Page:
I received an email from Charles Schwab (the bank, not the guy) today.
It started off with “We’re making some exciting changes that will make your online banking experience even better, We therefore request your to verify your location.”
Later it goes on to describe a “verification” that is needed, and has a link that says “Go To Verification Process” with a destination of: http://www.schwab-verification.com/public/schwab/home/welcomep.html
Here’s a screenshot of the email:
Looks relatively legit right? A few red flags go off right away when anyone, especially a bank, asks you to “verify” something. You’ve probably guessed already, that this email wasn’t from the bank.
What did the destination (www.schwab-verification.com) look like? It was an exact copy of what schwab.com looked like. How scary is THAT!?
It’s called a phishing scam and it involves bad guys asking hundreds of people for their login information to online accounts such as banks.
The concept of phishing can be thought of by a big fishing net cast out to the sea. The hope is that while most fish will escape, a few might get caught.
That fake Schwab message was sent to hundreds of thousands of email addresses. The villain sending it realizes that a small percentage of people opening it will actually *have* an account with Schwab, and then a much smaller percent of account holders will actually fall for it. But that’s okay because 1 big account may be all he needs to pimp out his evildoer lair for the upcoming year.
5 Phishing Scam Red Flags
- Ask Not… This first one is key: No financial companies will ever ask you to do or confirm anything requiring login details online. Verify, confirm, and words like these are instant flags because they’re requesting you tell the bank’s site what it already knows!
- No Site Key. Lots of banks (Bank of America for example) are now instituting Site Key images. Before you log into your account, the bank will show you an image that you previously picked out. If you go to log in and see the wrong image- or no image at all (when you know your account has one), stop! This one helps stop phishers in their place.
- Fake Urgency! OH NO. Our mainframe had a 409XB error at the same time your Debit card was used in Boca Raton, Florida- quickly confirm your details so we know your account hasn’t been compromised. How about no? If the issue at hand was *that* serious, they would call you.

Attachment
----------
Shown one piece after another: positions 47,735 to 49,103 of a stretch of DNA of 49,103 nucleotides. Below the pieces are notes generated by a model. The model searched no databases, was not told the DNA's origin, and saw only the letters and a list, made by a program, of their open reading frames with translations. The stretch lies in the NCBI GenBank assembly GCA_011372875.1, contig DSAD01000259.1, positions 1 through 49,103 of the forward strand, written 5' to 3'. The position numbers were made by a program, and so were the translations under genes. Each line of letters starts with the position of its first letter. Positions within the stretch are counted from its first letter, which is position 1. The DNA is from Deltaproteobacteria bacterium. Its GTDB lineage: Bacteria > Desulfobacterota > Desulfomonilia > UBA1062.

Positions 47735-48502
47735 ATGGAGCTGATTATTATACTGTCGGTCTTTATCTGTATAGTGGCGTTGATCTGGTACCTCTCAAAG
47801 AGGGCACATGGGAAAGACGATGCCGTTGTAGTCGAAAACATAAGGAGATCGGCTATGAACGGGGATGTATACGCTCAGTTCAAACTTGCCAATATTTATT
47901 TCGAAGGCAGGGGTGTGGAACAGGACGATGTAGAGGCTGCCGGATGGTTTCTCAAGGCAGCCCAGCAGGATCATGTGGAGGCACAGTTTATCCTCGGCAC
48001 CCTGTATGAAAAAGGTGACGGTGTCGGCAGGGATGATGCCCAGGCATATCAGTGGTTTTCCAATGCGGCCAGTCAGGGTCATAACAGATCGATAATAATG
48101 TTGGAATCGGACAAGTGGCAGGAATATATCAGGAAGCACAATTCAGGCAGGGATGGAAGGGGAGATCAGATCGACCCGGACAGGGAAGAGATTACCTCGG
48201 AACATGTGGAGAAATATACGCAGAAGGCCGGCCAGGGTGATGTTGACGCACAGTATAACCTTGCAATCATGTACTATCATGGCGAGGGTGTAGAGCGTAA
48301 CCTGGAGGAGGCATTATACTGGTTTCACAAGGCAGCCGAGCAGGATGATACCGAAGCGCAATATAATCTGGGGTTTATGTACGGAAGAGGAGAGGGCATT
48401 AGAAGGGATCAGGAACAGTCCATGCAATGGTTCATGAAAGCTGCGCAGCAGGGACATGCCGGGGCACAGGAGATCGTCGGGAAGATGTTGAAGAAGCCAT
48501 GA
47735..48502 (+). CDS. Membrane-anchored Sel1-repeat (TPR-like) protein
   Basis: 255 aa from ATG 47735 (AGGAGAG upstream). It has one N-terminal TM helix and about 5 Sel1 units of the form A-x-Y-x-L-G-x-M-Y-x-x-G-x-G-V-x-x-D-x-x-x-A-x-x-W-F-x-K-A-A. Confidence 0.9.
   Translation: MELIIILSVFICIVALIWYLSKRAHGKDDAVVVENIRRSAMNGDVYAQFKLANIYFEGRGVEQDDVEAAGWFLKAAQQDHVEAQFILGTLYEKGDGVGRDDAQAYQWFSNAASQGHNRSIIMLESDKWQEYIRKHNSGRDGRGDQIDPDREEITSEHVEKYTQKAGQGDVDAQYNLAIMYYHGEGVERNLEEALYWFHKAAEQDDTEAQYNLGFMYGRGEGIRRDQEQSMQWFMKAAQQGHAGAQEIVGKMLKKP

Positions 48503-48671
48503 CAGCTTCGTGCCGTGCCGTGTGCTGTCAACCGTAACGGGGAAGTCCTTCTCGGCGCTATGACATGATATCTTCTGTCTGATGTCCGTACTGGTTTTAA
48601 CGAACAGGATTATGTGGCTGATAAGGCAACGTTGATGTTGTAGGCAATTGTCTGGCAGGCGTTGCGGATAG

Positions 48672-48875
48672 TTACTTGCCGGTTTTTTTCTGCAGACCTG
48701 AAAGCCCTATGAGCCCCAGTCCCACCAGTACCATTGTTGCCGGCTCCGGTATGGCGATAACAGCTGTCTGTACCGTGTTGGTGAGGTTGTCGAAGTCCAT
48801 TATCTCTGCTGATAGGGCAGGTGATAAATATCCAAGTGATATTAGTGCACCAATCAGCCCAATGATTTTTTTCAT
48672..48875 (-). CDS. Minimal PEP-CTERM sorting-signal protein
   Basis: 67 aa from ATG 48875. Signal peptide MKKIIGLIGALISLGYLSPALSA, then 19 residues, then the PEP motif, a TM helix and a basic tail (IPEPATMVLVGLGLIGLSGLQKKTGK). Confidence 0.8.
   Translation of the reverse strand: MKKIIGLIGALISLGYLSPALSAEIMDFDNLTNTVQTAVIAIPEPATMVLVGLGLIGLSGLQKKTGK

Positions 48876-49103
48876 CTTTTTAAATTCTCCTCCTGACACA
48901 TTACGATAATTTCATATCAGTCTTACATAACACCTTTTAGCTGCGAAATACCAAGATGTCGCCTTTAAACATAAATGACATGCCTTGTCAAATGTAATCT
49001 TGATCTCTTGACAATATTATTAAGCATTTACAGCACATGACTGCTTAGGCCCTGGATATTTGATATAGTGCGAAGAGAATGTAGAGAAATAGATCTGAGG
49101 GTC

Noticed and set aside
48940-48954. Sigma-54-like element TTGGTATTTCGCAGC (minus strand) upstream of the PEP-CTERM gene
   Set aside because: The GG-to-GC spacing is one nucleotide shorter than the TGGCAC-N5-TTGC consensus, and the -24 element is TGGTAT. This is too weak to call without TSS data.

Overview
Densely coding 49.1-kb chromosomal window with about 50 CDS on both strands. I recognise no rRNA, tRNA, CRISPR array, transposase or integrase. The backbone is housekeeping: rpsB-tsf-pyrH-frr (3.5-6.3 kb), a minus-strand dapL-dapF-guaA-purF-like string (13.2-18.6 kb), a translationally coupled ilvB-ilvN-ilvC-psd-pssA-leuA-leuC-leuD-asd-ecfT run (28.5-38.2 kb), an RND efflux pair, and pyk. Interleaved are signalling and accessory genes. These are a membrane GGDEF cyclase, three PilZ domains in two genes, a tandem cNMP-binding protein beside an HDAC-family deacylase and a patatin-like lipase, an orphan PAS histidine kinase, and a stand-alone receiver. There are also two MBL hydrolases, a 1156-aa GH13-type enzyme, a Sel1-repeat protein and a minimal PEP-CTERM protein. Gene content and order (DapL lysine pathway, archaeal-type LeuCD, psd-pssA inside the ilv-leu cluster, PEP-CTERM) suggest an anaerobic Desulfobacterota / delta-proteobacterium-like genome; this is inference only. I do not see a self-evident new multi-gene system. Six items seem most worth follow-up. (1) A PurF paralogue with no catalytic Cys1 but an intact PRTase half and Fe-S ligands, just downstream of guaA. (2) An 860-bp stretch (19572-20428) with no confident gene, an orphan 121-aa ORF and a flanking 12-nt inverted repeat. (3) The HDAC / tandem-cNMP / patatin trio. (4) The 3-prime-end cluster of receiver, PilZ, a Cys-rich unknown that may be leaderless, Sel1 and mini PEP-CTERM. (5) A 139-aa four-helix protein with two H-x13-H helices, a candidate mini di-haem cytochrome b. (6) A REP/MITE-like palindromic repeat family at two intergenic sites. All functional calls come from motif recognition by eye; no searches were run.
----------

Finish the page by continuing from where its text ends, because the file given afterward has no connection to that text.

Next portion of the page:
I’ve gotten calls before from a fraud team asking if I’ve been to Connecticut lately as fraudulent behavior was identified there. Even these departments won’t ask you for vital information- if they do, ask for a number to call them back. And remember, sending an email for something serious is like emailing all workers in a building that there is a fire and to get out.
- Funky Destinations. Just like in the example above, the website I went to from clicking the link was not the actual website of the company that emailed me: www.schwab-verification.com is not www.schwab.com. This one is pretty clever, but you have to ask yourself why there would be a separate address just to verify- there won’t be! Some URLs are a lot more blatant like: bankofamerica.verify.systemconfirm.ru This is an example of a Russian website (.ru) with plenty of garbage thrown into the web address to confuse you- it’s definitely not a bank!
- “English! Do you speak it?!” Samuel L Jackson says this famous movie line- of course, his version is littered with more colorful language… If you actually take the extra 5 seconds to read a suspicious email you’ll be surprised at how often they’re poorly written. Real companies, banks, and firms often have teams of employees who come up with multiple drafts of the same email in order to make it clear and professional.
Here’s an example from the above email: “We’re making some exciting changes that will make your online banking experience even better, We therefore request your to verify your location.” Seriously? You used a comma instead of a period and you THEREFORE request YOUR to verify? Oh please! If something like this ever left Schwab, whole departments would be getting fired as droves of investors ran for the hills. “If you can’t write an email, how are you going to manage my money?”
Phishing scams are not new and sadly they are not going away soon. Our best bet is to share what we know about them with friends and family. As our world’s digital experience matures and fewer people fall prey to online scams, phishers may have to pick up real fishing nets and try a new career.